Earlier this week, I was pulling to a stop at a busy intersection and a man walked between the lanes holding a cardboard sign asking for change. I am ashamed to say, I avoided looking at him. Hiding behind my sunglasses I watched him in my rear view mirror. All the drivers I could see were staring straight ahead. The man ambled back up the sidewalk, leaned against a building, and waited for the light to turn red for the next lanes of traffic. I drove by him, still hiding behind my sunglasses.
All the way home, I thought of him. It haunted me. What must it be like to not even be seen? To have everyone stare right through you? To not even acknowledge that you are there? That you matter?
Later that night, enjoying a dinner out with my husband, I mentioned the dilemma that I experienced. How do I acknowledge the person without supporting the activity? A part of me did want to give; did want to trust that he really was in need; did want to acknowledge him; did not want to turn away.
But in those 10 seconds that he walked towards me, I flashed back to the time when I gave money to someone who told a story I was convinced was true, only to find out later I had been conned (he tried the same I-am-stranded-story on me a few weeks later). As I watched the man with the cardboard sign draw near, I reminded myself of the research about where money from panhandling usually goes. I reminded myself that I give to charities. I told myself whatever I needed to hear to justify staring straight ahead and pretending the person in the shabby coat, holding a cardboard sign was not really there.
But isn’t that awfully arrogant of me? Assuming that someone who is homeless or in need would be better off going to an organized charity than to walk through traffic asking for a handout? And if I really cared, why don’t I have little charity bags in my car to give out instead of spare change?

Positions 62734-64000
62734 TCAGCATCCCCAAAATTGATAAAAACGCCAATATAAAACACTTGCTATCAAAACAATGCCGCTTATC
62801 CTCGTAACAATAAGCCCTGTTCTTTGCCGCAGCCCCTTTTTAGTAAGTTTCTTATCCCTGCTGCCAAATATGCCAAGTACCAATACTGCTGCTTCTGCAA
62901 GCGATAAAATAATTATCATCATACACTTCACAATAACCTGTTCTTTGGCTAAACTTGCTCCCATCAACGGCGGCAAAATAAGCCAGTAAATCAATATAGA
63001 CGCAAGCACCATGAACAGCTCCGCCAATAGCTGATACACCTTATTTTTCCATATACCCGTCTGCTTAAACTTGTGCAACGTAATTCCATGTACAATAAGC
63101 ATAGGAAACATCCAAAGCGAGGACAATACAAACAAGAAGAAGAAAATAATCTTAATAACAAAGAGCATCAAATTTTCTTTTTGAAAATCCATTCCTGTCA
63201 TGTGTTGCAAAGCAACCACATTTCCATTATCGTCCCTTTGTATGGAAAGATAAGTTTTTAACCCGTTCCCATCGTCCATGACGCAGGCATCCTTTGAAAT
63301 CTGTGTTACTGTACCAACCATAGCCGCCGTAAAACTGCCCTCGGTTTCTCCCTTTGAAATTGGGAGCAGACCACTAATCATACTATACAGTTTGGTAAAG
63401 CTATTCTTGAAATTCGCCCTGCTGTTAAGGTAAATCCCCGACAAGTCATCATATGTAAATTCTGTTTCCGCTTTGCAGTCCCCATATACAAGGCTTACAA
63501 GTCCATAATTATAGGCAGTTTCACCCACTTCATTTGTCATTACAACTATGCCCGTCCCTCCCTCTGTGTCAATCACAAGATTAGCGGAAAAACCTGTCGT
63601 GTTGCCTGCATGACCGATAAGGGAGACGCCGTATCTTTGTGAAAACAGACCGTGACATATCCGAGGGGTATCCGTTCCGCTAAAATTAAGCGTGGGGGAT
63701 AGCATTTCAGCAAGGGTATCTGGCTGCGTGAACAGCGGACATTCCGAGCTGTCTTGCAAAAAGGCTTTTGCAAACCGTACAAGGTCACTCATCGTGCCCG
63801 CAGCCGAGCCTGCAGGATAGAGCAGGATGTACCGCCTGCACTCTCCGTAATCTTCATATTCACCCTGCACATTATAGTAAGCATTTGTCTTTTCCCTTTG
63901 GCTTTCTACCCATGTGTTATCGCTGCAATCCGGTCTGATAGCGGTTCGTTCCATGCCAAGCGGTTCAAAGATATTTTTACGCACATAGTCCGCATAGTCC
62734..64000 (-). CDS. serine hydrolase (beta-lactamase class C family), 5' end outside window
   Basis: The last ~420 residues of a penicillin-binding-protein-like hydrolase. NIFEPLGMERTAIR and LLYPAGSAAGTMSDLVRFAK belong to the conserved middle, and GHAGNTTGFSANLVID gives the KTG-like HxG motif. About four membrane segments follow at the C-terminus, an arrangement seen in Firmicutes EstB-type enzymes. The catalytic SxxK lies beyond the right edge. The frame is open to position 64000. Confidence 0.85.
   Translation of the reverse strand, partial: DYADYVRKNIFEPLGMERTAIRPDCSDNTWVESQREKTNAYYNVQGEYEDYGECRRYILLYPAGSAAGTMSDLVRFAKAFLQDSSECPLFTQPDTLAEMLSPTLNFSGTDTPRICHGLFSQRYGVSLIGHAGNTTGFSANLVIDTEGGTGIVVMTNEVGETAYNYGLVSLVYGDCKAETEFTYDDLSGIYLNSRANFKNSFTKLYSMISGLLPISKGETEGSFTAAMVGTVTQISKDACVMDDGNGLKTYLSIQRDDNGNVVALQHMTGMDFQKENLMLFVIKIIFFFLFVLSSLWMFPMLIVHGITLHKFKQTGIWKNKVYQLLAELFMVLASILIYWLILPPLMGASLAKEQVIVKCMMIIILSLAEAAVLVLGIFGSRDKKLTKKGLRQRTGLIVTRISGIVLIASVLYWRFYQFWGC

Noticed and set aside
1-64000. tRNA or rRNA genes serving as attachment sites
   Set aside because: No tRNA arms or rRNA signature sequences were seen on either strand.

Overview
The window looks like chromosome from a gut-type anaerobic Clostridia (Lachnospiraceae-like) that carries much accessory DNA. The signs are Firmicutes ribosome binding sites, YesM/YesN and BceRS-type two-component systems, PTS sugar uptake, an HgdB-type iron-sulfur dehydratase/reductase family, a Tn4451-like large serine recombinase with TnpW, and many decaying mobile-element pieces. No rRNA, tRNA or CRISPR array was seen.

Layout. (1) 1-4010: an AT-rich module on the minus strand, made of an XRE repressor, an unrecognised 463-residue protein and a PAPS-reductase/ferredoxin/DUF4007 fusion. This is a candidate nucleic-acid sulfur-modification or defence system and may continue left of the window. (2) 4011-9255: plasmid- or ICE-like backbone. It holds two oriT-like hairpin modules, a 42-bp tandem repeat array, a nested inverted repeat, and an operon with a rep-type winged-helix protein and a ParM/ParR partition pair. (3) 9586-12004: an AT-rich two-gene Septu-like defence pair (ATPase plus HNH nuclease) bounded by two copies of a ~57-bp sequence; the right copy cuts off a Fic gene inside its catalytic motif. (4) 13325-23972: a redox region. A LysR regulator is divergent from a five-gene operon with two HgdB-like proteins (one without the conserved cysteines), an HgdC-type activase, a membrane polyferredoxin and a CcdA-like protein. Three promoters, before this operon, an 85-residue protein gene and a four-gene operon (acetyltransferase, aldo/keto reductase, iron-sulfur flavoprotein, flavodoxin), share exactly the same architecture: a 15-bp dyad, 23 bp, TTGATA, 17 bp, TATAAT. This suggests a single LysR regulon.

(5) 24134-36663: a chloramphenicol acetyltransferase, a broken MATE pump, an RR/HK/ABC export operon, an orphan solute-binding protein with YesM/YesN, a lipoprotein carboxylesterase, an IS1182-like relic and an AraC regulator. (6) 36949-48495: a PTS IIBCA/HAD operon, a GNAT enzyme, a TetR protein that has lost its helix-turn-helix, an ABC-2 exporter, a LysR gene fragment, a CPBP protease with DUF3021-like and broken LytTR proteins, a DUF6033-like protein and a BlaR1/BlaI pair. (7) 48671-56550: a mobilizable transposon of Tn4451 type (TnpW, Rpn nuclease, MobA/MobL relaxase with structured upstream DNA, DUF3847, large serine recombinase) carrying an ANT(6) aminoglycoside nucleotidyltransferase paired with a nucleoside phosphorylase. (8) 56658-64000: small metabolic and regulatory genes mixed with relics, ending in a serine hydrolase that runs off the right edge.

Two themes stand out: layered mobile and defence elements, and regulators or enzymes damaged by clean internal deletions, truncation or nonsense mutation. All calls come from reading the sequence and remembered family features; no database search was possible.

So what was it that caused me to dismiss this man? Was I judging him? Did I think there must be another option other than walking through traffic? Or was it not wanting to imagine what it must be like to fall so low in life, that one is forced to walk with a cardboard sign?
I do random acts of kindness quite often. I pay for the cars behind me in the Tim Horton’s drive-through. I pay the few dollars that a person is short on their groceries. I hold doors. I make eye contact, smile and chat with total strangers. I run across the street to catch up to the person who drops a mitten. When no one asks, I help.
But hold up a cardboard sign in your disheveled clothes and ask me for change? I become another person in a long line of cars, that turns away and pretends you do not even exist. I do not see you. And for that, I am truly ashamed.
“Don’t judge someone’s choices without first knowing their reason.” — Robert Tew
“We can never judge the life of others, because each person knows only their own pain and renunciation. It’s one thing to feel that you are on the right path, but it’s another to think that yours is the only path.” — Paulo Coelho
“You can’t judge people and touch their souls at the same time.” — Tama Kieves
“The race of mankind would perish did they cease to aid each other. We cannot exist without mutual help. All therefore that need aid have a right to ask it from their fellow-men; and no one who has the power of granting can refuse it without guilt.” — Sir Walter Scott
“Never look down on anybody unless you’re helping them up.” — Jesse Jackson
“To give away money is an easy matter in any man’s power. But to decide to whom to give it, and how large and when, and for what purpose and how, is neither in every man’s power nor an easy matter.” — Aristotle
“The proper aim of giving is to put the recipients in a state where they no longer need our gifts.” — C.S. Lewis
“Being unwanted, unloved, uncared for, forgotten by everybody, I think that is a much greater hunger, a much greater poverty than the person who has nothing to eat.” — Mother Teresa